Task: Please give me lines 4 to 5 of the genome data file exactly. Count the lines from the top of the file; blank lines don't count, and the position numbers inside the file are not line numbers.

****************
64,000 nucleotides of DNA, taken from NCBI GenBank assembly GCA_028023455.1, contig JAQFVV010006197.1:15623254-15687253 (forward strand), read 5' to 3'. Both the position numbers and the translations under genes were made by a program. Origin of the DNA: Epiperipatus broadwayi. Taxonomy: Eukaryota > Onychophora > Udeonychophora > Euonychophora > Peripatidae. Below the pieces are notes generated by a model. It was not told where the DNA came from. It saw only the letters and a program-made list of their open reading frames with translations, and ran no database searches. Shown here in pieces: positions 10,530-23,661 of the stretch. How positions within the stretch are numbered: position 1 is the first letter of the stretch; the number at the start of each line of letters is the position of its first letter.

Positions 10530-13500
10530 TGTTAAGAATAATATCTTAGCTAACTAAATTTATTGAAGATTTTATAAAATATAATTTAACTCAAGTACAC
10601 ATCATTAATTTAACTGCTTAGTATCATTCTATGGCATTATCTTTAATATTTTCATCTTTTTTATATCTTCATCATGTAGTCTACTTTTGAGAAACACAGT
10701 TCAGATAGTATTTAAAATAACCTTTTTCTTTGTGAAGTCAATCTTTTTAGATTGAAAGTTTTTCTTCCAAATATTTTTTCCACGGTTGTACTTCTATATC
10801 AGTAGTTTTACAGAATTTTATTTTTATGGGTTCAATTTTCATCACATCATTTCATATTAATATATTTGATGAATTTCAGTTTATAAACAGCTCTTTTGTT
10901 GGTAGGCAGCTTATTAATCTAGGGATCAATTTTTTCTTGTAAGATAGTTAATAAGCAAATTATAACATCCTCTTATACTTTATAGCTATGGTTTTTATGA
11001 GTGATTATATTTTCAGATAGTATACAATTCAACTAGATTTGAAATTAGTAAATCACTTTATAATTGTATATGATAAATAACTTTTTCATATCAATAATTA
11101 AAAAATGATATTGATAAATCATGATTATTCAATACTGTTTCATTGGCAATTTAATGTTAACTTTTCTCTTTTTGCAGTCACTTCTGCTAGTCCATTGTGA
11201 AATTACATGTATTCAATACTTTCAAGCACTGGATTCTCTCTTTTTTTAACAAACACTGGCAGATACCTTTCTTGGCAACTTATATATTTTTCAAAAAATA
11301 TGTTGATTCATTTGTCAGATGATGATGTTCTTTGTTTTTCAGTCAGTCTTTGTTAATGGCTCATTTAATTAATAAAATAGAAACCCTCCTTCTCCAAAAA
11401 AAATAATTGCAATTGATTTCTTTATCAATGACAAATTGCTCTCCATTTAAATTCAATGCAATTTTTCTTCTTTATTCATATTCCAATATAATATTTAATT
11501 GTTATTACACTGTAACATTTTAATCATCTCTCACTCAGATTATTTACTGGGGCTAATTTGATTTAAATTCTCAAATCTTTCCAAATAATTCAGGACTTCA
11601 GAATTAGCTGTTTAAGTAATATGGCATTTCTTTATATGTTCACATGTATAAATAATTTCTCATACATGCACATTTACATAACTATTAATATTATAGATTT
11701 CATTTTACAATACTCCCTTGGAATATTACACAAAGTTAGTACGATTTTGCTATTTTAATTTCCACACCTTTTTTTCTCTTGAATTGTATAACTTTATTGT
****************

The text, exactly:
10601 ATCATTAATTTAACTGCTTAGTATCATTCTATGGCATTATCTTTAATATTTTCATCTTTTTTATATCTTCATCATGTAGTCTACTTTTGAGAAACACAGT
10701 TCAGATAGTATTTAAAATAACCTTTTTCTTTGTGAAGTCAATCTTTTTAGATTGAAAGTTTTTCTTCCAAATATTTTTTCCACGGTTGTACTTCTATATC